A Creative Person


Christmas is coming.

My son has been already excited, talking about what he will ask for Santa. He is also hoping to get some of new Lego sets from his parents, too!

He loves Lego. So do I.

As the general rule I am not encouraging kids to expect new toy one after another. I am not agreeing with the tableful of birthday gifts and Christmas gifts (and Easter gifts and Valentine Day gifts and….) every year. They don’t need it. Some gifts even go straight to the garbage. It is more than discouraging, it’s literally painful to me. Although I don’t judge other people’s choice, I tend to look for something more practical and beneficial for kids. Lego is one of the very few things I approve.


However, as he gets older, his Lego collection has been getting quite large. He has his roomful of Lego.

I understand he wants a new set one after another. It comes with everything ready in a box rather than looking for each piece all over his room. His behavior is the reasonable result of Lego company’s perfect marketing strategy.

Nevertheless, as his mother as well as his life coach, I have been directing him to reconsider his endless want for new Lego sets.


One morning, he brought the Lego magazine to show me with the hope to input me the idea of Christmas present for him. The products were actually quite impressive.

I listened to him for a while, then start talking about a creative person.


A creative person thinks what he can do with what he already has.

A non-creative person thinks what he can get next.

Do you know the difference between them? How different result will they get?


A creative person knows he already has some things. He takes a closer look at each thing he has, and then he thinks how he can use it to get more. First, he is aware he has already own so much, and second, he will come up with the more use of them. He feels rich.

A non-creative person always thinks what he doesn’t have. He sees a new thing and think ‘Wow! I want it!’ But of course he doesn’t have enough money to get everything, so he starts hoping someone else helps him. People try to help him but not always they can do it. He feels frustrated because he doesn’t get enough. He feels poor.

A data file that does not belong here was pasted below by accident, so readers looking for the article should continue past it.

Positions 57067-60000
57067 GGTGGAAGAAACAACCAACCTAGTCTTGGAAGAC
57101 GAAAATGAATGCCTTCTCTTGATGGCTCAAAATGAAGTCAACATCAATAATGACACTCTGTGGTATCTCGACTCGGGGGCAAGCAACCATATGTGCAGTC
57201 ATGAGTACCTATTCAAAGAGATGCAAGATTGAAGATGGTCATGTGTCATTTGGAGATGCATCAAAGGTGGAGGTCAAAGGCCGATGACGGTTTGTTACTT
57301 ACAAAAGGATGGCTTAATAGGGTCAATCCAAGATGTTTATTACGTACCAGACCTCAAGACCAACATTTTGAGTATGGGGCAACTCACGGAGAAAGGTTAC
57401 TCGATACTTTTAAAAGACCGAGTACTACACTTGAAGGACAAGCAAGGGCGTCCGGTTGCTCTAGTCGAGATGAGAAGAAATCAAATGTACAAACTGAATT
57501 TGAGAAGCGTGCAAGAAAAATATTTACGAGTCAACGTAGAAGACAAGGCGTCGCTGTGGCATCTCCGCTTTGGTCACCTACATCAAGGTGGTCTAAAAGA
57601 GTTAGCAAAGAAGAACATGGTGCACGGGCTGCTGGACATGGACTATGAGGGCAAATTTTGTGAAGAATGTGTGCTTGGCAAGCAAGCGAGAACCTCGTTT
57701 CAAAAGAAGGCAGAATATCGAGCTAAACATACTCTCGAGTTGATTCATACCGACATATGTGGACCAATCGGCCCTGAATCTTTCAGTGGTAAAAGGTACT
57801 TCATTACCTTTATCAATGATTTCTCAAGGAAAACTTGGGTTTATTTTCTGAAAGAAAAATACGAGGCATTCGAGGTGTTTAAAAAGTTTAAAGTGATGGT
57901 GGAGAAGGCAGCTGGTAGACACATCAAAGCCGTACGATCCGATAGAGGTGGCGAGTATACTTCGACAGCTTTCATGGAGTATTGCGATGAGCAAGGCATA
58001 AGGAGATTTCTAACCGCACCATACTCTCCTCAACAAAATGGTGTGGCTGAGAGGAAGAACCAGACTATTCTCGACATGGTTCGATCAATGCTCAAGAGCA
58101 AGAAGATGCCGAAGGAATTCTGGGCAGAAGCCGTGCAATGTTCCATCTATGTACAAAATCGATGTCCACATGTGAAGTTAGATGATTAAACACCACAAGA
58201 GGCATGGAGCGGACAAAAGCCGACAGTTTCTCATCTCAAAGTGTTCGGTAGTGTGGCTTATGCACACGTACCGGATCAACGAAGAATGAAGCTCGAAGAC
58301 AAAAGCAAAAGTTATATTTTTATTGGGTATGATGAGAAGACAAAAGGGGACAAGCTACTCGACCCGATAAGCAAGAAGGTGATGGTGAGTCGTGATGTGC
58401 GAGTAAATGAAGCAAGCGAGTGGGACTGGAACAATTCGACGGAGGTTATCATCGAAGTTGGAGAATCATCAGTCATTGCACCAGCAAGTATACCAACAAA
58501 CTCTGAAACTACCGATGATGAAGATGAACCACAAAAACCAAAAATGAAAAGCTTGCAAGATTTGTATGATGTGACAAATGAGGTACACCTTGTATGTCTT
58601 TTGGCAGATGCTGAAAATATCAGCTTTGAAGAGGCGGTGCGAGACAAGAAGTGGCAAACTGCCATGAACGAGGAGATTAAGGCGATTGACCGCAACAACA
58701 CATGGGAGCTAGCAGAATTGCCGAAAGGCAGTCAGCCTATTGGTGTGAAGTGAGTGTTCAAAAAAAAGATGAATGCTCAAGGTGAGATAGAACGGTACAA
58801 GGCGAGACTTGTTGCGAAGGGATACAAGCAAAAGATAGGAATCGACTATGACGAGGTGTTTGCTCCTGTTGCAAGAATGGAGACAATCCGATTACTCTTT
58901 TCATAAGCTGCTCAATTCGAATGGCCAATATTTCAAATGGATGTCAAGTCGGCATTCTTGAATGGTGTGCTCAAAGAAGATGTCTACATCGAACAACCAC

Which person do you think is happy?


Many successful people had a difficult time in the past. They were poor, harassed or bullied. They bankrupted. They were an addict. From necessity they thought hard how to utilize what they had to change their life. Their resources were experience, knowledge, skills, people who they knew, appearance, environment, money, etc. They used whatever useful in a creative way to break through the situation.


Whether you are aware of it or not, you already have quite a few things. Everyone has something. Understand what you have, and then you start thinking how else you can use your resources.

When you don’t recognize your resources, you become a consumer and collector. What you already have becomes just a monumental object instead of useful resource. You think the only way to increase your asset is to get more things from outside. This mentality creates more waste and inefficiency, which makes you stressed and/or exhausted.


Michael Bahr is beautifully explaining how to enhance your creativity. You need to realize your resource and limitation, what you have and what you don’t. You utilize what you have as well as make any effort possible to gain what you need.